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04model 10/6/2009 8:16 12/2/2002 Chapter 4. Model for analyzing the financial environment THE DETERMINANTS OF INTEREST RATES Interest rates can easily be observed. All it requires is reading the newspaper, watching television, or surfing the internet. However, it is not so easy to see the factors that determine market interest rates, and the extent to which they shape interest rates. Naturally, the determination of interest rates is a macroeconomic question that has numerous contributing factors. However, in an effort to simplify the composition of interest rates, we will look at nominal interest rates being composed of five driving forces, as outlined here: Nominal interest rate = k = k* + IP + DRP + LP + MRP Here k* represents the real risk-free rate of interest, IP is the inflation premium, DRP is the default risk premium, LP is the liquidity premium, and MRP is the maturity risk premium. Together, these five factors determine the nominal interest rate, denoted by k. k*, or the real risk-free rate, can be defined as the rate of return to be expected on a riskless security if no inflation were to exist. The closest estimator to k* in the U.S. market would be indexed Treasury bonds. While k* may vary over time, it is reasonable to assume a constant real risk-free rate in the short-term. Moreover, we would conclude that k* is a universal parameter for all securities, at a given point in time. The inflation premium is the average expected rate of inflation over the life of the security in question. Thus, the inflation premium can be inferred from future inflation projections. The default risk premium reflects the possibility that the issuer of a security will be unable to make any or all interest or principal payments. The liquidity premium reflects the fact that investors prefer securities that offer liquidity. In other words, they prefer securities that can be quickly converted to cash or cash equivalent at full or nearly full market price. Naturally, a requirement for liquidity is that the security is in a high demand market. Lastly, the market risk premium reflects the fact that securities that mature in the more distant future are riskier than those that mature in the near term. The source of that risk arises primarily from price, or interest rate, risk. That is, rising interest rates will cause a longer termed security to lose value. DISTINGUISHING THE COMPONENTS OF TREASURY AND CORPORATE BONDS Having stated the possible risk premiums that bonds are subject to, we must now sort them out and identify which types of securities face which kind of risk. Short-Term Treasury securities First, it is important to recognize that all Treasury securities are fully guaranteed by the U.S. government. As a result all Treasury securities are without default risk. Since, the Treasury bond market is the largest bond class in the market, there is also heavy daily trading in Treasury securities, resulting in no liquidity risk for Treasury securities. Because the maturities on short-term securities are for less than a year, short-term Treasuries have no maturity risk.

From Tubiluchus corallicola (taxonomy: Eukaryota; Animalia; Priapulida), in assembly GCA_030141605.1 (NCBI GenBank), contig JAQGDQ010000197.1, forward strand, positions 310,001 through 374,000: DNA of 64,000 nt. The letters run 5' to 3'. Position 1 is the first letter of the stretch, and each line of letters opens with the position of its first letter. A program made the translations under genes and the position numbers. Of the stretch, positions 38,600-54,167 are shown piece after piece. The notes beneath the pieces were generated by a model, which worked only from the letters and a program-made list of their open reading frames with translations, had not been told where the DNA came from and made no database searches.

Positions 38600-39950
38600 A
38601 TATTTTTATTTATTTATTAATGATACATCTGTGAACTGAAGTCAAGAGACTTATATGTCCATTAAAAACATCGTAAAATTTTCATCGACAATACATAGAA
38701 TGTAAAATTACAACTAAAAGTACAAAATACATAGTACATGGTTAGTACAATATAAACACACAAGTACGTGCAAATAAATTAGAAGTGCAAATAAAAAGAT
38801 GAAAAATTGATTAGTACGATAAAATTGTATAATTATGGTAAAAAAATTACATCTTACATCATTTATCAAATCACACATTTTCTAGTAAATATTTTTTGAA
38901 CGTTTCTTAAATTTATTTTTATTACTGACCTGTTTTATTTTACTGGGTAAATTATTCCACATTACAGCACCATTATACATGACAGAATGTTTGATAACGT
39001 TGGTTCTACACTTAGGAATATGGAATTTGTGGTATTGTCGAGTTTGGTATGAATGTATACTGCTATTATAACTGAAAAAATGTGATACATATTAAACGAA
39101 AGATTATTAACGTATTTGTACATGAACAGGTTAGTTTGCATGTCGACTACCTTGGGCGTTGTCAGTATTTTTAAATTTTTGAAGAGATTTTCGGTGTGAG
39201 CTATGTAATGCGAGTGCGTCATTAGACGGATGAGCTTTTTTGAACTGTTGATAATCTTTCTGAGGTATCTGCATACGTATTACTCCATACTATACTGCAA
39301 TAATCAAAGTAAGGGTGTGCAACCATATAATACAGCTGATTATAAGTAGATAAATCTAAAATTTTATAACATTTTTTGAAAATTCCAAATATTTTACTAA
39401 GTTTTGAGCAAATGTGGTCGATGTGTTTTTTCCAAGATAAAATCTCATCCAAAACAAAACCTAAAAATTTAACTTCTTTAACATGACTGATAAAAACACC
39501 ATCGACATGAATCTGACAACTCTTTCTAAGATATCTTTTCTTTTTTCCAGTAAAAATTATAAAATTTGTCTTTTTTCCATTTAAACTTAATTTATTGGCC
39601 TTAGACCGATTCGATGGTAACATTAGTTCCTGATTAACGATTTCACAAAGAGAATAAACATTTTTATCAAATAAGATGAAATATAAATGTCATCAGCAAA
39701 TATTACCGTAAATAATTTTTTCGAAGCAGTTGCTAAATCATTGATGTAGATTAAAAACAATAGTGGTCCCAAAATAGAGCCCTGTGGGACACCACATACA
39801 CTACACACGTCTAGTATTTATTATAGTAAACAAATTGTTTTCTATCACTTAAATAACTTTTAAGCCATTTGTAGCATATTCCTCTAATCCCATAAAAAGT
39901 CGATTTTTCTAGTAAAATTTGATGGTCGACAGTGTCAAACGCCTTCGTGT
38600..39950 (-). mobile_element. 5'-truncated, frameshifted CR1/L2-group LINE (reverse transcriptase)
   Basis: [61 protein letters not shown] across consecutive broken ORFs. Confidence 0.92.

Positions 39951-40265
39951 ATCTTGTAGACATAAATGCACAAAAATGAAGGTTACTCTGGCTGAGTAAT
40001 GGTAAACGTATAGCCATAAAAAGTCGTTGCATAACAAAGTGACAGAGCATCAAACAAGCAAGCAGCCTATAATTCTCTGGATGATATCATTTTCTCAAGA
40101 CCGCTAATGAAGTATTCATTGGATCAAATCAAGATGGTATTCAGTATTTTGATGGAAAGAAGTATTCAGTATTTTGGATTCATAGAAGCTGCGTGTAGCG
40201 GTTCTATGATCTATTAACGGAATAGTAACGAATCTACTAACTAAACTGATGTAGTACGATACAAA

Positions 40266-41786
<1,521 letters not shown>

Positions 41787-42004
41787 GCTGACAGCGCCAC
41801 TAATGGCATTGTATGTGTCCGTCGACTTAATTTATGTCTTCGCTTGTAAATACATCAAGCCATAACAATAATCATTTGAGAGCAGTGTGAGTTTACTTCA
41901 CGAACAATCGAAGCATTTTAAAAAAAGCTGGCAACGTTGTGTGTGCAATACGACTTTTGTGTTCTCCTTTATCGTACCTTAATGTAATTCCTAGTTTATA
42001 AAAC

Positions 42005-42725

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This note was uploaded on 05/31/2009 for the course MBA 4500 taught by Professor Eyupcetin during the Spring '09 term at Istanbul Technical University.

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